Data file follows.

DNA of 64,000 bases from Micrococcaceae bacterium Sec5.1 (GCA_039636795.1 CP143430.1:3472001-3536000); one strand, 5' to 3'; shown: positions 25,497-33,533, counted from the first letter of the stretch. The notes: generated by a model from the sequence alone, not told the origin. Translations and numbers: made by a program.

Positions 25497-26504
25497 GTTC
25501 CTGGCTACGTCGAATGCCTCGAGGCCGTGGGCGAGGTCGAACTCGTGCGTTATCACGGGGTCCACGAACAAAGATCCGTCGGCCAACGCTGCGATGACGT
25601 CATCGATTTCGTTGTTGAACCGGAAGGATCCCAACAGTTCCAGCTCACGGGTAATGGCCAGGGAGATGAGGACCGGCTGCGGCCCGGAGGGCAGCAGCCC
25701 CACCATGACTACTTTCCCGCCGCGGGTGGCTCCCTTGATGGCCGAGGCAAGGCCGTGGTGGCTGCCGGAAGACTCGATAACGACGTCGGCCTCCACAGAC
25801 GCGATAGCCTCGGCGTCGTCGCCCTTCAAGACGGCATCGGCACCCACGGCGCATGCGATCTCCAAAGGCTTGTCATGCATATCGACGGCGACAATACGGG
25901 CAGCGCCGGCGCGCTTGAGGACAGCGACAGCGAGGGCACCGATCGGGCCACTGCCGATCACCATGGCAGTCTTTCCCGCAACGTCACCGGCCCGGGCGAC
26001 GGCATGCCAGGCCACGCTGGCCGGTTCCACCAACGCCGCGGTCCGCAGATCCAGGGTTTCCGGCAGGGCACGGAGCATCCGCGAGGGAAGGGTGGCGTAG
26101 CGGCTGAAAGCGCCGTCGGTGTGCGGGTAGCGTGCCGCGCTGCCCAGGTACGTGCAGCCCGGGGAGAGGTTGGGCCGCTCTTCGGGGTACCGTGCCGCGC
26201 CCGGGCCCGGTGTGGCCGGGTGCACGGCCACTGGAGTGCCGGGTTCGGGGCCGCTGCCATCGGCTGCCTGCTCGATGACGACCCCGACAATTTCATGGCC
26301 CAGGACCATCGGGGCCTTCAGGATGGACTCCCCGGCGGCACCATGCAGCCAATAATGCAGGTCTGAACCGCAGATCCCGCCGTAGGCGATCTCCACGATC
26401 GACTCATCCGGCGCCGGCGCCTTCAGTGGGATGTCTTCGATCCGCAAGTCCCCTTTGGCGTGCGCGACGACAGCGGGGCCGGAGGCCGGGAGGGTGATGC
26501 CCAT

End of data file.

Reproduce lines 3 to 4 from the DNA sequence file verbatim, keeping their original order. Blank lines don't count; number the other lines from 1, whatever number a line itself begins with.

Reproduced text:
25497 GTTC
25501 CTGGCTACGTCGAATGCCTCGAGGCCGTGGGCGAGGTCGAACTCGTGCGTTATCACGGGGTCCACGAACAAAGATCCGTCGGCCAACGCTGCGATGACGT